They are both fabulous movies, but GBU had too many instances where Leone wanted me to accept the implausible.  The scene were Blondie is rescued by the mortar fire.  The whole scenario where Angel Eyes suddenly pops up with RANK and RUNNING a prison camp. I didn't like the civil war angle of the movie at all and felt it padded down and dragged the movie.  Tuco is OK, but bordered on slapstick.  Again, GBU is a great movie. I just think that Once Upon a time is the more serious and plausible movie. If i was a professor giving a class to art or film making students, Once would be the movie i would use to teach...

Angel Eyes doesn’t merely “pop up” running the prison camp in the long version - there Is an explanation at the “fort scene”: the Confederate soldier tells him that if Bill Carson is alive he would be at Betterville. This explains why Angel Eyes specifically enlists to work at Betterville. Assuming he had been an officer before the war, it’s not implausible that he enlists and asks to be assigned to the prison camp.

 87 
 on: Yesterday at 08:49:30 AM 
Started by aussiedave - Last post by drinkanddestroy
Thanks for correcting me. You listed some great movies. I gotta go back and watch Casablanca. I tried watching it also back during my movie marathon. I half paid attention to it so I know I didn't do it justice yet.

Casablanca may well be my #1 of all time, besides Leone’s movies.

 88 
 on: Yesterday at 08:48:41 AM 
Started by drinkanddestroy - Last post by drinkanddestroy
I loved him in Key Largo as the heavy. He is one of my favorites also.

I agree. Key Largo is a good performance by him as a gangster - because he is not doing the silly slang, tough-talking gangster as he does in Little Caesar and some other 30’s gangster films. I don’t like the overdone slang tough-talking that is a feature of so many 30’s gangster movies, not only by Robinson. I don’t love Bogie’s earlier gangster films either. But in High Sierra he was great.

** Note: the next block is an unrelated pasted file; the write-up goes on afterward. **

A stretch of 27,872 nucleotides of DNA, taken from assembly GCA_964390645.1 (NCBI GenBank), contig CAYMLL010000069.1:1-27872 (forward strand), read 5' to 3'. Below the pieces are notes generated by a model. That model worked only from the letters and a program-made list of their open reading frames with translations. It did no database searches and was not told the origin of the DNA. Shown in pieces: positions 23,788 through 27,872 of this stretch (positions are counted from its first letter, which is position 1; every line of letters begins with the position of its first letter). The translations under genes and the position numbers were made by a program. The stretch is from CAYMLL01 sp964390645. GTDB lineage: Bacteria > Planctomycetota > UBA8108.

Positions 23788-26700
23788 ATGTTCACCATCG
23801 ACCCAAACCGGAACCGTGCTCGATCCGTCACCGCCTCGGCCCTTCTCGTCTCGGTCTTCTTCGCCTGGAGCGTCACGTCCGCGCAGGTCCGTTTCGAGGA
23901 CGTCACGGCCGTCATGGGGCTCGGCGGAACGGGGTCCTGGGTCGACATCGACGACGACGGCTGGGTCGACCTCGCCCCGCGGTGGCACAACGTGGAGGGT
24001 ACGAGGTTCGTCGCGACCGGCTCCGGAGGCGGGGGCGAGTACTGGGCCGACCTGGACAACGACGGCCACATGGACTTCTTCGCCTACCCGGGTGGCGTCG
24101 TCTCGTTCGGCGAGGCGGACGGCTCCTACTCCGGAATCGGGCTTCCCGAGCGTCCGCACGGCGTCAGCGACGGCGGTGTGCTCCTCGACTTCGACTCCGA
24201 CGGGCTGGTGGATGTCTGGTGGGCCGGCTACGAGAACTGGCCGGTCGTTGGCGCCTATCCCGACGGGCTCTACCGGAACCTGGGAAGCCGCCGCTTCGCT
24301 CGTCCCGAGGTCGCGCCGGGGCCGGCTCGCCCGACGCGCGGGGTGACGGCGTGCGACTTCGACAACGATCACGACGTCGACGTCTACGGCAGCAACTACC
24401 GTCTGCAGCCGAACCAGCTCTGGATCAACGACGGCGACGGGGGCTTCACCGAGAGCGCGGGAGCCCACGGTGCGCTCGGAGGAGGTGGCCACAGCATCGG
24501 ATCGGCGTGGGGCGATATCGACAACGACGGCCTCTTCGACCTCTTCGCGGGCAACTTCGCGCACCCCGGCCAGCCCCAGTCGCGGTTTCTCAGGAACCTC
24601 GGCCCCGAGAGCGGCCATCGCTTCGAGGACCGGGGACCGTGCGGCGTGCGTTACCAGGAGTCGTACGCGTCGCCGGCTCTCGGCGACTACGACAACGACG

89 
 on: Yesterday at 08:37:53 AM 
Started by Jupa - Last post by Moorman
They are both fabulous movies, but GBU had too many instances where Leone wanted me to accept the implausible.  The scene were Blondie is rescued by the mortar fire.  The whole scenario where Angel Eyes suddenly pops up with RANK and RUNNING a prison camp. I didn't like the civil war angle of the movie at all and felt it padded down and dragged the movie.  Tuco is OK, but bordered on slapstick.  Again, GBU is a great movie. I just think that Once Upon a time is the more serious and plausible movie. If i was a professor giving a class to art or film making students, Once would be the movie i would use to teach...

 90 
 on: Yesterday at 06:51:27 AM 
Started by Jupa - Last post by noodles_leone
From a technical standpoint, OUATITW is better than GBU but the difference isn't as great as between GBU and everything that came before. I think the difference isn't enough to differenciate the two movies for most people (it could be enough for me).

GBU is easier, lighter and funnier to watch.
OUATITW is more serious, ambitious and sad.

So it really depends on your mood. I have a strong preference for OUATITW because I have a thing for ambition and it talks to me on a deeper level (while the teenage nihilism of GBU is borderline ridiculous), but I've watched GBU more often.